5) Caripeptic with charcoal – this is usually used as an absorbent and neutralizer in cases of poisoning or indigestion.  We used to have to give charcoal, mixed with water, with a large oral syringe, at the vet’s office.  It was incredibly messy; tablet form would have been a lot easier if we could have convinced the dogs to eat them.

6) Illegible – sticky dark brown pills the size of M&M’s.

7)  Strychnine sulfate “Poison!” – The only label that gets a poison warning even though it’s hardly the only poisonous substance in the box.  Strychnine causes muscle contractions and was a popular laxative and treatment for gastrointestinal disorders well into the twentieth century.   Seems like a rather drastic remedy, doesn’t it?

8) Illegible

9) Mercury protiodide – This seems to have been given promiscuously for all sorts of ailments from acne to kidney disease to syphilis, until the early twentieth century.

10) Illegible

Second row, left to right:

11) Vial missing

12) Dover’s powder (opium preparation) – An opium and ipecac preparation used to treat fever, as late as the 1960’s.

13) Anti-ConstipationAloin (an extract of various aloe plants; a stimulant laxative); podophyllin (the resin of the American mayapple.  Used at one point to treat genital warts, but in this case to clear bile); oleoresin capsicum (nowadays, this means “pepper spray”, but here it was probably intended to promote circulation and increase intestinal secretions); and our old friends strychnine and extract of belladonna.

14) Cathartic vegetable (liver) – Yes, that’s what the label says.  Contains “powder aloes” (Aloin, the purgative); jalap (purgative); podophyllin (remember: To clear bile); extract of belladonna; “ol. tigii” (no clue.  I think “ol” probably means “oleoresin” but I’m not sure, and I can’t find anything about “tigii”); oleoresin ginger (promotes production of bile, and might also alleviate nausea).  When my dog developed liver failure secondary to a severe gastrointestinal ailment, she was prescribed a medication to clear her bile ducts; these pellets were meant to do the same thing.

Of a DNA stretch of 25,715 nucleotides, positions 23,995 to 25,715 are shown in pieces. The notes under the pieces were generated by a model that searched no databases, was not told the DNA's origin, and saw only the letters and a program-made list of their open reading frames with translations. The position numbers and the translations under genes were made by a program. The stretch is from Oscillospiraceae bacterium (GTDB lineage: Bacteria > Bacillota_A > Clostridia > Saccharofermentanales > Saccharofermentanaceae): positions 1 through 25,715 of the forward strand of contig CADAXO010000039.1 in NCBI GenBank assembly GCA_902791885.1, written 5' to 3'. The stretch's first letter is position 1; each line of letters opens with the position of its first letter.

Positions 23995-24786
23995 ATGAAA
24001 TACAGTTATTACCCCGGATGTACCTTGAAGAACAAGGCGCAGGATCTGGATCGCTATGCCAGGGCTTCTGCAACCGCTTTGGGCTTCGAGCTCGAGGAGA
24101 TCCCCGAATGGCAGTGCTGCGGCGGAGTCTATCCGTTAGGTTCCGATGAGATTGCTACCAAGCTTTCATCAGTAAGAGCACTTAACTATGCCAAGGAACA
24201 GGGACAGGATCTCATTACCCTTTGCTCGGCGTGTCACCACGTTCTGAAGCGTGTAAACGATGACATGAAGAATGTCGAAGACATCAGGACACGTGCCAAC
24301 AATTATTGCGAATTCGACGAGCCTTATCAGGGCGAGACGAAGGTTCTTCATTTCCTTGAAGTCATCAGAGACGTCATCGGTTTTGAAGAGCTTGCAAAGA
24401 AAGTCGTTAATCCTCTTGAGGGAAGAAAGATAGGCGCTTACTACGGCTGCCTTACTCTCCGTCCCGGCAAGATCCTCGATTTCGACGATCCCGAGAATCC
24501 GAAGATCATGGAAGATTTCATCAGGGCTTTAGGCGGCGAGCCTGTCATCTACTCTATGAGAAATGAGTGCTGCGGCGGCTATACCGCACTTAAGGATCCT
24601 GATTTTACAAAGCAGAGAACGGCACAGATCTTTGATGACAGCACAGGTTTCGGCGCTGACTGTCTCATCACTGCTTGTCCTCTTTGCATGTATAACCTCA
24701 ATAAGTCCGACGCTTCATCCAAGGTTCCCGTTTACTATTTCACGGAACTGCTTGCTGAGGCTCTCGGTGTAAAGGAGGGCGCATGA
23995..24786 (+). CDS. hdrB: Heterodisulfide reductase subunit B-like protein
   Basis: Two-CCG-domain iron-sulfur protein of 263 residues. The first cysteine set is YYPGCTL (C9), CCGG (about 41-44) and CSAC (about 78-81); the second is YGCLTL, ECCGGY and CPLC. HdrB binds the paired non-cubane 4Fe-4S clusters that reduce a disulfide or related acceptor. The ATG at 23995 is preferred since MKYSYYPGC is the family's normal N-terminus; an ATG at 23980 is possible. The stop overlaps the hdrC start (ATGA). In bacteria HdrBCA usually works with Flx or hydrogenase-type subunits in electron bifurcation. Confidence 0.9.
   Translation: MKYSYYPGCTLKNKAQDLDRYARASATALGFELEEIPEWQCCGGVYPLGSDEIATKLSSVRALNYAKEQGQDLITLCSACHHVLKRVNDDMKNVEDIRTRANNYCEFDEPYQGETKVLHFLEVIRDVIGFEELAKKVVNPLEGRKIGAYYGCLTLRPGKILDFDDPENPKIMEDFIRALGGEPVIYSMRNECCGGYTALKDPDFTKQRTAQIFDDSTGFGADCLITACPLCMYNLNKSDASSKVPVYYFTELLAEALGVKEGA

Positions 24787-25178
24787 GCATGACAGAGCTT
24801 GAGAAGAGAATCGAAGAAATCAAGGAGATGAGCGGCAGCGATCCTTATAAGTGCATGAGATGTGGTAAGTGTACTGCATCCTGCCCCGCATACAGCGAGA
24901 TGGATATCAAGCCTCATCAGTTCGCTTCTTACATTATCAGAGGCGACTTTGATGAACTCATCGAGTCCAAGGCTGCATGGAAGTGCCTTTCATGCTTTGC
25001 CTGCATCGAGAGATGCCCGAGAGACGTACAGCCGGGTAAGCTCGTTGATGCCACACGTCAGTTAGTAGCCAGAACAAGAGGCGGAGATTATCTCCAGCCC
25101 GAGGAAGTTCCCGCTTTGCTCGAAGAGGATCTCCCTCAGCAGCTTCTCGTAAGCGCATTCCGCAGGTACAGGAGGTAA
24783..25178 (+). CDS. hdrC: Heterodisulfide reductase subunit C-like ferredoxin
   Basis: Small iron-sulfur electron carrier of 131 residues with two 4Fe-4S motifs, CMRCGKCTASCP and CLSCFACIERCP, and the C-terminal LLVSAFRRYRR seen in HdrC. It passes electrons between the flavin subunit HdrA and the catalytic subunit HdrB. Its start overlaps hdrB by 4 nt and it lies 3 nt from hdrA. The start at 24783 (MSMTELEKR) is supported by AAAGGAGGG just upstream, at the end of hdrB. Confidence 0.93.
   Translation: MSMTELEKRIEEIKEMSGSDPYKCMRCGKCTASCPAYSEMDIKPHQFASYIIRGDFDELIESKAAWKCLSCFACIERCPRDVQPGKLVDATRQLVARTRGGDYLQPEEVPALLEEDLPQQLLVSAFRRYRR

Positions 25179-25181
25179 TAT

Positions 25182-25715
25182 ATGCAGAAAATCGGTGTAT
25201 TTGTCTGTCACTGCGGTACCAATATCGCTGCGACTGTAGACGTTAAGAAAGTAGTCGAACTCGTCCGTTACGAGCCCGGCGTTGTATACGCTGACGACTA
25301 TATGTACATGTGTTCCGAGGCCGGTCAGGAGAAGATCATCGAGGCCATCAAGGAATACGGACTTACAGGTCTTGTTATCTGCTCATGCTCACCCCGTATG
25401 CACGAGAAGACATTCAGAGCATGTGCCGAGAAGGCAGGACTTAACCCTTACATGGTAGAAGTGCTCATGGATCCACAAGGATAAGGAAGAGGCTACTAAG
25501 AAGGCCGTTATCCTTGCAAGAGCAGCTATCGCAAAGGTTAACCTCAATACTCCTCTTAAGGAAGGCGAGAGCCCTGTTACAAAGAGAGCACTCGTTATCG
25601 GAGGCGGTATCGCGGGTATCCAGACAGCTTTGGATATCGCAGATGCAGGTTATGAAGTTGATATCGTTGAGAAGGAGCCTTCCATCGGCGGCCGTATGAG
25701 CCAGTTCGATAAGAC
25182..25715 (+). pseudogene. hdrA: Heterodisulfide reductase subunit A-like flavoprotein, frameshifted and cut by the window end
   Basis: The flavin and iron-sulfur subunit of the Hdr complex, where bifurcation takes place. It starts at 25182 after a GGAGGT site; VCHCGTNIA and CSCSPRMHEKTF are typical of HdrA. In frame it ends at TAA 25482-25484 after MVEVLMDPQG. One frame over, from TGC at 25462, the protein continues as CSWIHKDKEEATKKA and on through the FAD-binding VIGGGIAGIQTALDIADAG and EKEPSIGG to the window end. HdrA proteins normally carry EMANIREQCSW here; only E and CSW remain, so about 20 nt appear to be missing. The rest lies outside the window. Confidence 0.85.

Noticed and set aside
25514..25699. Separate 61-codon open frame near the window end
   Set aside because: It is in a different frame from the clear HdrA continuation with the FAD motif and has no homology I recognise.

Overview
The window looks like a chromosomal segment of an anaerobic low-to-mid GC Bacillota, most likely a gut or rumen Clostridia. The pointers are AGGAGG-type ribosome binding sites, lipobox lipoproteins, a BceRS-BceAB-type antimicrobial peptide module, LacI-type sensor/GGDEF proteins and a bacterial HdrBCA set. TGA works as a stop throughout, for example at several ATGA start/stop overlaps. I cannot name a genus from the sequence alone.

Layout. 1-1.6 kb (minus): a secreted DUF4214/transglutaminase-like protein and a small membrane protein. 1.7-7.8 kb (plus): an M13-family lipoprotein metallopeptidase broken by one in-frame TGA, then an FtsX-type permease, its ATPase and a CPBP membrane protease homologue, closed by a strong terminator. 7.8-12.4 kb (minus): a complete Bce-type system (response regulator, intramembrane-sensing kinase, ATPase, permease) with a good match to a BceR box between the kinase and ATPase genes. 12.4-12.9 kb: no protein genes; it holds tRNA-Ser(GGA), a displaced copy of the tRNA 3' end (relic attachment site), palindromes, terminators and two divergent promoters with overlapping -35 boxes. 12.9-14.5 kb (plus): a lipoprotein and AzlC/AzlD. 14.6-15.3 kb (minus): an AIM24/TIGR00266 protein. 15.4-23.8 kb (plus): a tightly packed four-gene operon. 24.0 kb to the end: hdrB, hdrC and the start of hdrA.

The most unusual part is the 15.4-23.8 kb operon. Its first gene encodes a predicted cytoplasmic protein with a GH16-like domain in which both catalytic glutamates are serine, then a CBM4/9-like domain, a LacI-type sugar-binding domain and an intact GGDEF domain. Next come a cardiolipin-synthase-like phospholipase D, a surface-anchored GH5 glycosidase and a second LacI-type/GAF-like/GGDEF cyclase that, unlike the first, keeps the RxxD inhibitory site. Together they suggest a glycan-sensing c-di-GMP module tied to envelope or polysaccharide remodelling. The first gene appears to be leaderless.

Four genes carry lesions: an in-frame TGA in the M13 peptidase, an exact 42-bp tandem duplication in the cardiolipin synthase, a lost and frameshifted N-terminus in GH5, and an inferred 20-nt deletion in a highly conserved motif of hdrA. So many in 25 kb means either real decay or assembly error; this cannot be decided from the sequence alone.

15) Cascara Sagrada compound – “Sacred bark”; extract of the buckthorn plant; yet another harsh purgative and laxative.

16) Diarrhea pelletsMorphine sulfate (reduces intestinal motility; this would cause constipation in a normal patient but is obviously desirable in one with diarrhea); calomel; capsicum; ipecac (usually used to induce vomiting; I’m not sure what its purpose was here); camphor (anesthetic and antimicrobial)

17) Laxative granulesCascarin (more buckthorn); Aloin; nux vomica (a plant source of strychnine); belladonna; ipecac; capsicum; aromatic oils.  These little terrors apparently contain just about every purgative and laxative a doctor had in his arsenal!

18) Acetanilid and sodium – This seems to have been another fever and possibly cough remedy. Acetanilid[e]; codeine (analgesic, antidiarrheal, and antitussive); sodium salicylic (sodium salicylate; analgesic and fever-reducer).

19) Cactus compound – used to treat cardiac afflictions.  Cactus grandiflorus; Glonoin (an old trade name for nitroglycerin; reduces blood pressure and increases heart rate); Sparteine sulfate (an extract of the scotch broom plant; regulates the heartbeat); Digitalin (foxglove extract; controls heart-rate and improves strength of heart contractions); strychnine sulfate; strophartin (not sure.  There is a family of mushrooms stropharia, but they seem to have purely psychedelic uses).